Thursday, 12 February 2009

Bailout Blues

We don't want to come out of this crisis with just inflation, a mountain of debt and more shovel-ready jobs. We want to - we have to - come out of it with a new Intel, Google, Microsoft and Apple.”

Thomas L Friedman was talking about protectionist’s tendencies in the US stimulus packages.

He’s adamant that it will get no one anywhere to impose a “US-Only” clause anywhere within the grandiose plans of President B.O. to save the US of A.

Friedman referred to a Feb 6 approval by the Senate of restricting banks and other financial institutions receiving taxpayer bailout money from hiring high-skilled, immigrants on temporary work permits known as H-1B visas.

Logic says that this is the right move by the Senate especially since it's money from the US Citizen to save US institutions so as to spur US economy.

Such a move is nothing novel as our own neighbor down south’s “Resilience Package” incorporated a Jobs for Singaporeans phrase with, perhaps, all the intended protectionists inclinations.

It’s also a politically popular statements to cite, showing that we care for you.

Except for the fact that protectionism have been proven to be economically unreliable in ensuring that resources are tapped in the most efficient way possible, leading to quality products and services at relatively low costs.

The main argument for protectionist moves; that of allowing industries at their infancies to grow and gain foothold to allow them to compete on equal terms with their more illustrious compatriots, seems sound.

Until you realize that once someone is mollycoddled in such a way, there is no way in hell that they would so easily relinquished such “special status”. Not easily, at least.

You don’t really have to look far for an anecdotal example of this, really.

How long has Proton been with us?

It’s the same old thing with America’s Detroit, in a way, except that ours is really way to small a domestic market to adopt a Gung Ho “Who cares?” attitude of the Big Trio of General Motors, Ford, and Chrysler.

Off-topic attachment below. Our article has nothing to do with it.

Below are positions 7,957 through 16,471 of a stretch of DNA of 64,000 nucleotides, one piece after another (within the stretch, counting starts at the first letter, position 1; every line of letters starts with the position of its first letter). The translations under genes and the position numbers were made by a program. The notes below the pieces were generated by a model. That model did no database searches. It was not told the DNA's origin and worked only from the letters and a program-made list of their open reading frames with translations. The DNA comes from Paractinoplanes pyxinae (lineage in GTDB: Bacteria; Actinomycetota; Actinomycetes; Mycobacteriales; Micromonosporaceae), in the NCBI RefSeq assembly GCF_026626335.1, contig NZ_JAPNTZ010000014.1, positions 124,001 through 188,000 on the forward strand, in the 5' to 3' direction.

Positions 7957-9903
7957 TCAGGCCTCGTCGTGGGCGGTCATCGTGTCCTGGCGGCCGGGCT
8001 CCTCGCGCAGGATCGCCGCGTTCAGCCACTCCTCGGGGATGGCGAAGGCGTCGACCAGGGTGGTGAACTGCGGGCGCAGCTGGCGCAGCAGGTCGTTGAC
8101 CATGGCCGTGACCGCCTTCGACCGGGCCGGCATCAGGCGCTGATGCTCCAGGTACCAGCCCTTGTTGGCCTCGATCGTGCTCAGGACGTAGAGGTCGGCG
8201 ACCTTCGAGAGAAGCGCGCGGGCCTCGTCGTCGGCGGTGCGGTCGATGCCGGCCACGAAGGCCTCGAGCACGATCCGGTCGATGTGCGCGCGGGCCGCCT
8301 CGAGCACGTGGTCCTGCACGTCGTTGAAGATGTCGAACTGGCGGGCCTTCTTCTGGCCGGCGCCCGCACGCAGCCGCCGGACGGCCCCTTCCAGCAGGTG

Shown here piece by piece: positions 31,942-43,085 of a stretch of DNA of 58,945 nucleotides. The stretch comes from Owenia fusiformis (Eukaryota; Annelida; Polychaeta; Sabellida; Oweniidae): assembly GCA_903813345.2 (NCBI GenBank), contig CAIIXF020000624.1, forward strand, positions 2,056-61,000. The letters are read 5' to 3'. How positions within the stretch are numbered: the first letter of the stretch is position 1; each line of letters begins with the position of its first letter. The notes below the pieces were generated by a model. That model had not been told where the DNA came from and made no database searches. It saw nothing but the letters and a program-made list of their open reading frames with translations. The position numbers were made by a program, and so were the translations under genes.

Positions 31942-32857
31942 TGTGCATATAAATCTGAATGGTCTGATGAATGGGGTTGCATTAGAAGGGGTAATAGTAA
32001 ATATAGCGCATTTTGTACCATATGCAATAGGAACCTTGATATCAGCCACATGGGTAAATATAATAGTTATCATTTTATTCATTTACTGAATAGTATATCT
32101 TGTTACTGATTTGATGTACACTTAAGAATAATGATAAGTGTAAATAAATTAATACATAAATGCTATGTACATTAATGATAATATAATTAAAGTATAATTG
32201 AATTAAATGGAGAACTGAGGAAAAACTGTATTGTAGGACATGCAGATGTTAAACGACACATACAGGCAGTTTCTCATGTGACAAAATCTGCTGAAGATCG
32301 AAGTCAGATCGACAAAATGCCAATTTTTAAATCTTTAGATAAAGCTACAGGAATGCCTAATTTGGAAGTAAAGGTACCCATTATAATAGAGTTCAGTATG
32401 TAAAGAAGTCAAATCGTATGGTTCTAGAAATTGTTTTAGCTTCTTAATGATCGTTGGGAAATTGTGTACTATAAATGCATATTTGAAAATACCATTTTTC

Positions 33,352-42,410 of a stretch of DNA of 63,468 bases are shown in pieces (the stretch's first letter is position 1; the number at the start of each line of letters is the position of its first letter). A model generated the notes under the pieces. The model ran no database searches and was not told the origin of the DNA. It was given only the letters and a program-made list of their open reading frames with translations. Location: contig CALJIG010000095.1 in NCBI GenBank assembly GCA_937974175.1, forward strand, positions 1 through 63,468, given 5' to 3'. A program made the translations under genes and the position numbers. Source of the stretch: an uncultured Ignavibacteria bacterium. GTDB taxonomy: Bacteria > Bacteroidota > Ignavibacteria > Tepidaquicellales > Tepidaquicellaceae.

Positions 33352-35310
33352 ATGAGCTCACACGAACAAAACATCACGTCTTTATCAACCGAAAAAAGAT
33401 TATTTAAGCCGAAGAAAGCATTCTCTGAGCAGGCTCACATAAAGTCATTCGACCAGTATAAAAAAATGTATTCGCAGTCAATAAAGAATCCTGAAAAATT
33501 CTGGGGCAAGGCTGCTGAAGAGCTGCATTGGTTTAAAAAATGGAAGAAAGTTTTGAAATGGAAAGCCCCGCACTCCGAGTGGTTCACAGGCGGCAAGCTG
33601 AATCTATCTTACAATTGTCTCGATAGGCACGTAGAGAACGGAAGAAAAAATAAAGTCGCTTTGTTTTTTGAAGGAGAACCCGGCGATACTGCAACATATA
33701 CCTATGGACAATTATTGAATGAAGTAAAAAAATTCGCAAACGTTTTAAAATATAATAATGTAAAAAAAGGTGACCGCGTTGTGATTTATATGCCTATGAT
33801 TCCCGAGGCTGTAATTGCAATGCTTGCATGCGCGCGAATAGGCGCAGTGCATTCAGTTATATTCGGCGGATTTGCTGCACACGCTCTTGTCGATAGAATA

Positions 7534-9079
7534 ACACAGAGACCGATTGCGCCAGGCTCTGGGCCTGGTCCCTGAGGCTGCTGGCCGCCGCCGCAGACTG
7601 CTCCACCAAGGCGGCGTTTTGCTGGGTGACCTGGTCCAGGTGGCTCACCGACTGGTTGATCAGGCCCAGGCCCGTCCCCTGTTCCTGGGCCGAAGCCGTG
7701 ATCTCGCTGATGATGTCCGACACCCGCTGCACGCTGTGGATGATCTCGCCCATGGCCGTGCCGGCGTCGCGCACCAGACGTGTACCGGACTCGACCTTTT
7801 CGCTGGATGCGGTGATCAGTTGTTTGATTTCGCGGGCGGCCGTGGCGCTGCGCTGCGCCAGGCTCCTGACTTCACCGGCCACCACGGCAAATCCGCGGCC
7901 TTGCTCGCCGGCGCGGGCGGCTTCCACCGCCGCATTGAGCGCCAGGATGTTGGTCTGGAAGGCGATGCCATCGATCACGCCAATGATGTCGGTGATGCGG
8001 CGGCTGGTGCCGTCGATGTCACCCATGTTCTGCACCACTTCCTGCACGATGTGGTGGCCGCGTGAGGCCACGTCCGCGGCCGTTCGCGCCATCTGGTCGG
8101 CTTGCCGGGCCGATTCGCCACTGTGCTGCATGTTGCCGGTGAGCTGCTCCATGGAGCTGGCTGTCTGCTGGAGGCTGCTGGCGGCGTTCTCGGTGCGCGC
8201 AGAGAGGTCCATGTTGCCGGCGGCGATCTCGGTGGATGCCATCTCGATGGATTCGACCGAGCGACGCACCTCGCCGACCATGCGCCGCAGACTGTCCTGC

At least Ford is finally making some headway with cars that no longer caters solely to the American cross continent trips.

Remember the “special status” I mentioned? When the Big Three of Detroit needed a bailing out – something of which the rot had set in very much earlier than the credit crunch currently crucifying everyone everywhere – they cited the argument they were too large to be allowed to fail.

It’s a familiar clarion call of almost all protected entities, this.

The one major drawback in taking up protectionist acts in such torrid time is that others would follow suit and there is nothing anyone can do about it.

As soon as US “bailed out” its carmakers, France followed closely behind. We have been doing the same to Proton from time immemorial.

As economies curl up within their respective protective shells, the free flow in trade that is a hallmark of the modern world would surely dry up.

Where will we be, then?

“Katak bawah tempurung” is a mighty fine phrase to speak of now.

Perhaps I am taking this too extreme, but the earlier “US-Only steel” proposal – since retracted – discussed by the Senate show exactly where the talks in Washington is heading.

Should we retreat into our shells now?

1 comment:

Wenger J Khairy said...

I think we have been so molly coddled with protectionism, people have just forgotenned what it is to be competitive. And imagine that in the early 1980s, the mighty Intel praised the Penang workforce for being on par with their highly paid Japanese compatriots.